"Drugs and alcohol were common place and I was constantly moving around. That’s not to say that my parents were using in front of me, just that it was fairly obvious as to what was going on. Because of this, I actually grew up attending AA meetings and was introduced to “recovery” pretty early on. Even so, I would go on to spend 16 years in an alcohol and drug-induced nightmare that almost consumed my life. Irony at its finest."
"When I got home, I was burnt out and severely depressed. I couldn’t get out of bed for a long time. My fiance took me for walks, helped me bathe, and brought me bland foods. With the help of my psychiatrist and therapist, I was able to get on a course of therapy and medication that finally helped to bring me out of my major depressive episode. I wasn’t truly fully functional again until some time in 2011."
"What therapists would label as "mental health" issues—as I've aged and grown perspective in my life, I would have to disagree wholeheartedly. Unstable environments and adults that failed to protect me from predators were the sole contributors to my unstable years."
"The pregnancy ended up being even more high risk than my prior ones and I was placed in the hospital for six weeks. Depression and anxiety returned as my young daughter bounced between family and friends during my absence. I missed her terribly and my body ached without her presence, but I pushed forward knowing that each day I stayed pregnant brought us one day closer to our baby."
"After a very emotionally taxing month for me and my fiance, I had an actual mental breakdown. Unable to stop crying, I voluntarily admitted myself to my local psych ward and stayed for a couple of days, ultimately being released after assessment. I realized that I didn’t want to die, I just didn’t want to feel the way I was feeling."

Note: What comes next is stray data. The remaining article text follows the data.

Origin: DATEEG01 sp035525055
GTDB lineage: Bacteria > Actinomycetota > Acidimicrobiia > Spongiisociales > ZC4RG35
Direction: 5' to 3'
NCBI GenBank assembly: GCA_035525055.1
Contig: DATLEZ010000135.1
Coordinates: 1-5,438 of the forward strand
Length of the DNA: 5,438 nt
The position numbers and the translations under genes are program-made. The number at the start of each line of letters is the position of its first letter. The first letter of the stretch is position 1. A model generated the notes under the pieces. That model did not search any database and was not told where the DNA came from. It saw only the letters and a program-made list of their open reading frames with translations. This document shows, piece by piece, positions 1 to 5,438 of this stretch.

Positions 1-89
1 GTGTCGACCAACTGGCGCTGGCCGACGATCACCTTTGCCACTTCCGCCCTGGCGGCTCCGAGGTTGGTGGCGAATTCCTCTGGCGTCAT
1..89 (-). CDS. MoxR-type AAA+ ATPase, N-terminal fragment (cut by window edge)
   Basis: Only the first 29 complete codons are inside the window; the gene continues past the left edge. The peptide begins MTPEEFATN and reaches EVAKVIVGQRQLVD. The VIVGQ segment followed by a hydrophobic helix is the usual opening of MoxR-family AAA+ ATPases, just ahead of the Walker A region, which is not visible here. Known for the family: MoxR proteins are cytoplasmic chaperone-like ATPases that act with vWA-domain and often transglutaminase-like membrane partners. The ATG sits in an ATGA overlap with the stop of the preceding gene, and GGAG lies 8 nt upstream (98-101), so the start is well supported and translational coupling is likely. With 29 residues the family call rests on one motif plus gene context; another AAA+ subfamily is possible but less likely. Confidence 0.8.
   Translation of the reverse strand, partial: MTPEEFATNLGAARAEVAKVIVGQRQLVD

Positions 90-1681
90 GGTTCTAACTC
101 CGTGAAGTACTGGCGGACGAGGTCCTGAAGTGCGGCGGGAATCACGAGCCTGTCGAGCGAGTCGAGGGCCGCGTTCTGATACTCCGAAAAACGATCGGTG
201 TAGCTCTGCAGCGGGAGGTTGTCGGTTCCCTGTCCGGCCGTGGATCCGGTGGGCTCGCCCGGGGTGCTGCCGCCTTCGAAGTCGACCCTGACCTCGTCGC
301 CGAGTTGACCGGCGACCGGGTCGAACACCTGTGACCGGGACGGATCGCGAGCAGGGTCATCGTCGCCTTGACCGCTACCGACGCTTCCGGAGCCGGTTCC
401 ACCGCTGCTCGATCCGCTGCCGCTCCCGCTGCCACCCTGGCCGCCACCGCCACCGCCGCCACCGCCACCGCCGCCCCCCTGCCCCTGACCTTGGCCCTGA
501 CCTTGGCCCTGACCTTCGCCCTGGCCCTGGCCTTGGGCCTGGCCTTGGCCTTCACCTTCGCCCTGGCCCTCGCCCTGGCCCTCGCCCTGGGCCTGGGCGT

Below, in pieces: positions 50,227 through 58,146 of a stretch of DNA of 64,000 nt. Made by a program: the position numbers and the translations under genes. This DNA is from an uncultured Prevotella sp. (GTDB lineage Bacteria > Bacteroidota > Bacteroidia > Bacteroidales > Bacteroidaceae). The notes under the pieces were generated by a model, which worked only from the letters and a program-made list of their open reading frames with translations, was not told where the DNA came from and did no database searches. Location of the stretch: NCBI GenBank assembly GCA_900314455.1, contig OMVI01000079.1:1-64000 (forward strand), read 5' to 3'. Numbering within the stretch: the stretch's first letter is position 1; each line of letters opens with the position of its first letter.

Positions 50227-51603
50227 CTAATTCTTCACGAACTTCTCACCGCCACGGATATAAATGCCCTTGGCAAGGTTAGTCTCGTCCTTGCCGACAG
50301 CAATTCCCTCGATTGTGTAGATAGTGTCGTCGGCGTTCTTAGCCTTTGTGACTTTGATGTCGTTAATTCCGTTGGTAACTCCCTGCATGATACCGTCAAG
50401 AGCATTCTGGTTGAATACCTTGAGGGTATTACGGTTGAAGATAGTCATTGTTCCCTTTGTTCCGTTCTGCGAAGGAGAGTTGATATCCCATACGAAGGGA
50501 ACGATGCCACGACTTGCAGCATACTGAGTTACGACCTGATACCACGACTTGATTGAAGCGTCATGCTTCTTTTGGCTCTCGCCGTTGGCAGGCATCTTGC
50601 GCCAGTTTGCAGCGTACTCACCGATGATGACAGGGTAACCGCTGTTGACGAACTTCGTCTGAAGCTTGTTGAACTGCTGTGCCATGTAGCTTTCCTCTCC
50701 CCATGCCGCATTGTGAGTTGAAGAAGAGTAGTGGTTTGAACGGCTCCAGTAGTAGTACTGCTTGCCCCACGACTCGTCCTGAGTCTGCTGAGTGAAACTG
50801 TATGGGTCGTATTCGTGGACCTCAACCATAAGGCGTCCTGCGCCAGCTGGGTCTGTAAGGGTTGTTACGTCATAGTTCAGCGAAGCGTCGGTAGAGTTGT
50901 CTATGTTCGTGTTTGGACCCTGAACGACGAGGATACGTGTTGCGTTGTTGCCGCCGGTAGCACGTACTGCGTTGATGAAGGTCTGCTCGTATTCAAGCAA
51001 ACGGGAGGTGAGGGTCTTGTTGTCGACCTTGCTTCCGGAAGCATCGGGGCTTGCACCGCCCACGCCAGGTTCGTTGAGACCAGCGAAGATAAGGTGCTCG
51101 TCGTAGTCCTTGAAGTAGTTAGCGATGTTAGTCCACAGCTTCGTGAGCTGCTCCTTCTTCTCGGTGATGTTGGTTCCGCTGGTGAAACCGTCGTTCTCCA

"Considering the duration of my struggle, anxiety, and depression have been constants in my life. Over the years, I had tried numerous medications and visited countless therapists, but nothing seemed to offer lasting relief. It wasn't until I discovered these resources, particularly the "DARE" book, that I finally started to see a glimmer of hope and progress toward overcoming my challenges."
"Healing just doesn’t come without suffering. When I failed for the first time academically, it hurt. I cried… a lot. And was down for a while until I felt I needed to know myself better. I started meditating and thinking about who I am. What’s my purpose? What am I doing with my life?"
"Do you know how hard it is to be friends with a person who wants to kill themselves then 5 minutes later they're ok? It's draining. Well, I am that person. The struggle impacts me daily, however, last Saturday I had an epiphany that I've been working on and the days seem to be getting better."
"The best thing my divorced parents ever did for ~9-year-old me was send me to weekly therapy sessions which I’ve kept up most of my life (minus ~2 years in high school). Thanks to growing up with a profound mental health awareness, I promised myself that I was going to commit to a healthier lifestyle by focusing on my emotional well-being first and foremost. Deep inside me, I knew that was how I’d improve everything else."
"I responded to dangerous incidents with no fear. That’s not to say I was courageous, rather, I didn’t care if anything happened to me. I didn’t think anyone would miss me if I was killed on duty. I didn’t wish for it, but it was a possibility in my line of work and it didn’t scare me."